Jimmy Cirillo was a riot to be around. We used to ride to matches together when he worked at FLETC. Management at FLETC didn't like Jimmy because he told it like it was and had the experience to back it up. They finally forced him into disability retirement because while giving a lecture on the outdoor range he backed up and stepped into a small depression in the ground and lost his balance and went down messing his back up. He went to Docs and was put on light duty and told not to lift over 10 lbs. A case of ammo weighed more so management declared him unfit and forced him out on Workman's Comp.

                      In one lecture one day a student made a comment and Jimmy came back with, "I am an Italian Greek married to a Puerto Rican and you think you have problems!" I was at his space one morning and his phone rang so I answered it. It was Jimmy, he told me to tell supervisor he was taking a sick day. I asked him what his problem was and he said, " I got eye trouble, can't see coming to work today." Jimmy was a ball of fun to be around.

                      Col Fackler of the Army Wound Ballistics Lab told cops at a lecture he gave that the only way you can put someone down whether they want to or not is to "crush or sever the spinal cord or evacuate the cranial vault". Other than that there was no assurance of putting them down.

                      I saw a interview with a former Governor of I think it was S. Dakota about 40 years ago. He said he was a gunner on a M2 BMG during the War and the Japs put a Banzai on them and his Sgt told him to "get the guy with the sword first" and he did. He tagged him in the middle of a creek at a measured 55 yards and guy kept coming and he continued to tag him till he fell which was 17 yards from the muzzle of the M2 and he said he put 37 rounds of ball/tracer through him up until that point. All in upper torso ! ! ! !

                      Which begs the question "and you think something in your pocket is gonna be the last word?"
                      Last edited by Hummer; 07-20-2018, 02:49 AM.
                      Distinguished Rifleman High Power , Distinguished Rifleman Smallbore Prone, Presidents Hundred (Rifle), Palma Teams Member (2), Dewar Teams Member (2), Member 4 Man National Championship Smallbore AnySight Team, Certified Small Arms and Ammunition Test Director Aberdeen Proving Ground , Eagle Scout, AC4HT, NRA Benefactor Member, Firefighter I, Shriner

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                      • #41
                        Well this thread was very written and many outstanding comments and a few duds. I let you all figure out which is which. I will say I am a one shot kill believer. With that being said, I will quantify, I will take the best shot I can to make a one shot kill. Accuracy is king in my book. I cannot take sides on returning fire and accuracy degradation, no experience in those situations. I have not walked the walk, not going to make the talk. My EDC is a 9mm and I plan to stop shooting when the villain stops moving. I do practice a triple shot routine, First 2 center mass and then 1 head. I may change that to first 1, head and then 2 center mass. i will check my shot time and see if there is any real differences. Thanks to almost all that contributed to this thread, outstanding job.
                        It is better to be a warrior in a garden, than a gardener in a war!

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                        • #42
                          Just remembered another shooting. When I was in Explorer Scouts the Post Advisor was a former Marine (2nd Wave on Bougainville, DI at PI, 1st Wave on Guam. While on Guam he and a buddy were sitting on a hilltop watching a Marine Rifle Company advance across a open area while they talked. Without any show of excitement/pain his buddy said," Damn I've been hit." There was continuous shooting going on all around them from a distance away so he didn't know the source. He looked at his buddy and he fell over dead.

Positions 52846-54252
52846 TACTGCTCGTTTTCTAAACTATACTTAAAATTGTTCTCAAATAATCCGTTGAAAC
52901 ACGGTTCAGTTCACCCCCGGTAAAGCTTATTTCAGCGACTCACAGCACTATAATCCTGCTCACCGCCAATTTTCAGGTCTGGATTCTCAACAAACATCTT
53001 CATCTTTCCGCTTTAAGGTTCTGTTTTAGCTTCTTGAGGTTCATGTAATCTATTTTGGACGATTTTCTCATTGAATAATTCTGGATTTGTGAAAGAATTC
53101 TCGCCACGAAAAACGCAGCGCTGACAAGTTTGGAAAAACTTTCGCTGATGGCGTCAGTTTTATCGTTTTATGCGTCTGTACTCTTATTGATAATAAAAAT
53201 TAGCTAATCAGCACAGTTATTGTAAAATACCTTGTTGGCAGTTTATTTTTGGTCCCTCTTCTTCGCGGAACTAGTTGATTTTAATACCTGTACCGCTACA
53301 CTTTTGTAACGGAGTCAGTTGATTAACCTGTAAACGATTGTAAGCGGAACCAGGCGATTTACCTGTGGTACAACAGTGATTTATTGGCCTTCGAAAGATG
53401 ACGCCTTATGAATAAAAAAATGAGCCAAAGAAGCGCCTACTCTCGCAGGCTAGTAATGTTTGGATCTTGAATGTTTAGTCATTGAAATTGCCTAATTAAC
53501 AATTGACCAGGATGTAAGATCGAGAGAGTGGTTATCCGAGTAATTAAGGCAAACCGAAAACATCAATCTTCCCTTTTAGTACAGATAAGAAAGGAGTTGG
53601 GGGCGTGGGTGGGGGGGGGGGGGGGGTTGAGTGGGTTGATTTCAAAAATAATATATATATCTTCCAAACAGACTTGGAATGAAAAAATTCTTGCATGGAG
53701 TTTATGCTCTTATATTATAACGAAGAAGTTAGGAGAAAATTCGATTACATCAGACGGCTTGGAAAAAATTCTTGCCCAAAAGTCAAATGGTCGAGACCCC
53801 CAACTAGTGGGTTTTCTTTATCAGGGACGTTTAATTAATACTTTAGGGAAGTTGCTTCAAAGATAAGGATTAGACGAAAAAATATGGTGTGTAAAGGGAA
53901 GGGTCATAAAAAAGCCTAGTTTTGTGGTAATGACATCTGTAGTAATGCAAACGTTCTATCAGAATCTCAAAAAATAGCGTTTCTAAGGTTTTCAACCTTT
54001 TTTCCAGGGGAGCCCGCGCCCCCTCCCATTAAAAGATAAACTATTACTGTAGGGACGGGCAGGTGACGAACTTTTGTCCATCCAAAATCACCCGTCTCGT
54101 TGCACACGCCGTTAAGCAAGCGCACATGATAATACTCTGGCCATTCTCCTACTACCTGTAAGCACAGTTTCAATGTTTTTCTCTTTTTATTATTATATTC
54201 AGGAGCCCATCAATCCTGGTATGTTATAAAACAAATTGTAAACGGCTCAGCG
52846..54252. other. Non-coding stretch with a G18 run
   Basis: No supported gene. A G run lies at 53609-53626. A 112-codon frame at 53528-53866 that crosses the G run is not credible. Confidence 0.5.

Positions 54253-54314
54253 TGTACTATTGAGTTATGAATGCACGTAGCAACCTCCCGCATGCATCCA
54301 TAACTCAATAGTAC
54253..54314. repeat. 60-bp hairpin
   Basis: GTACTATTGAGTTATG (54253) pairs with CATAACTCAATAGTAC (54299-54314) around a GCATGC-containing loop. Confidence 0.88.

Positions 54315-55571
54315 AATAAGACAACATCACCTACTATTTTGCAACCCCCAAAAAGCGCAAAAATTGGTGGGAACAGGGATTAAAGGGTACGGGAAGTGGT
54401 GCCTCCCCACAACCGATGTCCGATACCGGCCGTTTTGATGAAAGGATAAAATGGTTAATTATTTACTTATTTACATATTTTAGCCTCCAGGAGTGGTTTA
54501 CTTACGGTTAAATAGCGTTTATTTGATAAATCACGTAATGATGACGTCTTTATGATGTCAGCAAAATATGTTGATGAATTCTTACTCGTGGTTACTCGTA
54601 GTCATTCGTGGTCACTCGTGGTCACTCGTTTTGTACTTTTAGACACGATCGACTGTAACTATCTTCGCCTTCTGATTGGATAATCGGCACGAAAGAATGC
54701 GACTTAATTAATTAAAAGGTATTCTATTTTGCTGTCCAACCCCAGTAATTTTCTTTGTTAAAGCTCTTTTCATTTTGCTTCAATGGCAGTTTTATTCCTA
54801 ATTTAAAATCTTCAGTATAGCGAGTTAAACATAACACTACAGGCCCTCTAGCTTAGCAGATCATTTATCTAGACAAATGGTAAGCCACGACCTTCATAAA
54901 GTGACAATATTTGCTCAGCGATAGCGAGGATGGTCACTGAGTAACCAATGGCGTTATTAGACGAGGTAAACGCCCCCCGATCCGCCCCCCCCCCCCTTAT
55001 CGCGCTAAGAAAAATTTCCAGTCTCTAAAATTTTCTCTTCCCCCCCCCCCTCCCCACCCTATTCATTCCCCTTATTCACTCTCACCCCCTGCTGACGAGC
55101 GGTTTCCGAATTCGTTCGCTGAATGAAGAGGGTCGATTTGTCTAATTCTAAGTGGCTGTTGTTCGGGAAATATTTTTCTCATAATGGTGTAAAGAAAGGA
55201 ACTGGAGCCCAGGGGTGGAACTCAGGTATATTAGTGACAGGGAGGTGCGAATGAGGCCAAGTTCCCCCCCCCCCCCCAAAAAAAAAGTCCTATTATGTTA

Later they were taking their first shower in weeks and one of his guys pulls a wooden bullet out of his hip. He said they found a number of Jap rounds loaded with wood bullets and I have seen pics of Jap ammo with wood bullets.

                          We were down at his property building a obstacle course (our Post was like no other. Both Advisors were Sgts in WW2. and we did things no other post did) we were standing there and one was explaining how we were going to build it and a round came in at about a 30 degree down angle, passed right between the five of us and I instinctively followed the sound and saw it hit the ground about 10 feet away. I tried to dig it up but never could find it. The crazy part was we listened for the shot and never heard it so shooter must have been a mile or more away.

                          The interesting part was not one of us went ape.
                          Distinguished Rifleman High Power , Distinguished Rifleman Smallbore Prone, Presidents Hundred (Rifle), Palma Teams Member (2), Dewar Teams Member (2), Member 4 Man National Championship Smallbore AnySight Team, Certified Small Arms and Ammunition Test Director Aberdeen Proving Ground , Eagle Scout, AC4HT, NRA Benefactor Member, Firefighter I, Shriner

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                          • #43
                            Most people here are talking about shooting someone at 7 meters. Yes the police academy weapons courses have you shoot at 7 and 3 meters. Why???

                            Because how much time does it take for you to cover 7 meters? 2-5 seconds. Now if you are the shooter you have to make the decision to shoot, bring the weapon up aim it, and pull the trigger. Before you get the first round off that individual will be on you. If he has a weapon you are D E A D. Not only is aim point important but your body placement; what stands between you and the individual is just as important.

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                            • #44
                              It is my understanding there is a 21 foot guideline for shooting. If the perpetrator is within 21 feet and armed, it is a shooting situation. Outside of h 21 feet, you have a small window to consider if it is a shoot or no shoot situation. A person armed with a knife, can close the distance very quickly. Now if this is a home invasion situation, any where in my home, is a shoot situation. The second an invader crossed my doorstep, they are within the shoot boundary. My home, my rules.
                              It is better to be a warrior in a garden, than a gardener in a war!